In the past two years, media consumption by means of mobile apps has nearly tripled in the United States. At the end of 2014, an average U.S. user spent 46 minutes a day consuming media in mobile apps. At the end of 2015 that number had doubled to 96 minutes and it has risen another 38.5% to 133 minutes in 2016.
The data were reported Monday by Flurry, a Yahoo! Inc. (NASDAQ: YHOO) company. The researchers point out that the time spent consuming media is “over and above” all the time mobile users already spend on messaging, email, and the variety of other things.
Interestingly, the 2+ hours mobile users spend consuming media is more than double the average U.S. one-way commuting time of 25.4 minutes. And most of that commuting time is a single person in a car.
According to the Census Bureau’s 2013 American Community Survey, 76% of U.S. workers commute to work alone. One hopes none of that time is spent consuming media on a smartphone.
According to Flurry, the doubling of media consumption in 2015 was driven by entertainment apps from Netflix, YouTube and Hulu along with social media apps like Facebook or Snapchat. In 2016 more media consumption on social apps was the growth driver.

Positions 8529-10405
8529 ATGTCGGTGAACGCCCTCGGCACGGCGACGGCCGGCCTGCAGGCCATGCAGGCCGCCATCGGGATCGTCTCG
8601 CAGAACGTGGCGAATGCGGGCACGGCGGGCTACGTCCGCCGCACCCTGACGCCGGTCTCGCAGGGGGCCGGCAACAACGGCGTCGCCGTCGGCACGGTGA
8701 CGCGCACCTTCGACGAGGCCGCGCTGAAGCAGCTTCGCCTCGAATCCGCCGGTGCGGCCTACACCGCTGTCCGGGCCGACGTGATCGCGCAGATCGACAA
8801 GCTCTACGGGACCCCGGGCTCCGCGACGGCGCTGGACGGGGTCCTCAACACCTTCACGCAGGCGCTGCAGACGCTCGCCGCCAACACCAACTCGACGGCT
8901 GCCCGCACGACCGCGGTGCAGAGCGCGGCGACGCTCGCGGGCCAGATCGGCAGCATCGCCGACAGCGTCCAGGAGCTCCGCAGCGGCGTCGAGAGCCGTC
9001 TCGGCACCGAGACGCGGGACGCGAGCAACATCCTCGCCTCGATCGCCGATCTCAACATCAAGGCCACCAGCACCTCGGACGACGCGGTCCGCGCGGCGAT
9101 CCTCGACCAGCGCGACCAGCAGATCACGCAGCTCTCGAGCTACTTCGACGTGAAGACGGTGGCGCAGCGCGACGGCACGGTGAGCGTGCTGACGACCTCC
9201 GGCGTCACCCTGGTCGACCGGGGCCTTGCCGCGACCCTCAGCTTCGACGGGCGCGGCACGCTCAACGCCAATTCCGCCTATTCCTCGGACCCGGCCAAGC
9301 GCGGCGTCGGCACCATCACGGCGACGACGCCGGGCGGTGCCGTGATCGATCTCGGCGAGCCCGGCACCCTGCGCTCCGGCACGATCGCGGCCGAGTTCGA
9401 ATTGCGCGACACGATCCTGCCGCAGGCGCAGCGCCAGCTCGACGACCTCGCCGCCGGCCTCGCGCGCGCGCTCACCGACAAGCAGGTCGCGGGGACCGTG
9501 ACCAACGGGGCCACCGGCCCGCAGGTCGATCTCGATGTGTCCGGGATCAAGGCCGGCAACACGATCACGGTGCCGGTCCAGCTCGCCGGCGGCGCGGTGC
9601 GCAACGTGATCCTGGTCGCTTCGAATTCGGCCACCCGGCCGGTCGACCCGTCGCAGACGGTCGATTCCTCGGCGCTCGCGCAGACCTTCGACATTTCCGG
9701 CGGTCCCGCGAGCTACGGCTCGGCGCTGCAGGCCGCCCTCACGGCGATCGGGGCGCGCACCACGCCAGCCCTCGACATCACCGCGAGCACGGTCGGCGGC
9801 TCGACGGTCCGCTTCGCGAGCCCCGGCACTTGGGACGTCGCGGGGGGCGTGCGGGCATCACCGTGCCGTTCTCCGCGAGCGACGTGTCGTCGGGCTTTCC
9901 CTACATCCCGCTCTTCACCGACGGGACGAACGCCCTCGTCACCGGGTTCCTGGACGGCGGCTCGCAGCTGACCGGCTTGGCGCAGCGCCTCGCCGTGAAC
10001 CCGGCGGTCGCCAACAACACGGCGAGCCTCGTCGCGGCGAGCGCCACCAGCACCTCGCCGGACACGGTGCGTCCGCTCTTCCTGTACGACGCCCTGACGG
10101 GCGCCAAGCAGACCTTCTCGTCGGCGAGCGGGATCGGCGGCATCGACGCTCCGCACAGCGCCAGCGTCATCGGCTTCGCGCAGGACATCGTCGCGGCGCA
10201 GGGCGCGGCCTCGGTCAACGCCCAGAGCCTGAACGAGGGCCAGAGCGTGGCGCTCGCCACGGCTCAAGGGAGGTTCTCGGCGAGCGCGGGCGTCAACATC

Flurry research also revealed that the generation that was just five or six years old when the iPhone was introduced nearly 10 years ago now account for the largest population spending time on their mobile devices. This group is one of the main growth drivers of media consumption in what Flurry calls “communitainment,” or communication for the sole purpose of entertainment.
Live streaming on mobile apps is happening now and it is growing, according to Flurry, which says:
[T]his trend is here to stay, and we see large communities forming around streamed content and hours based on it. This is reality TV pushed to its limits and it’s imperative for app developers to build and watch the space – no pun intended.
Get more information from the Flurry report.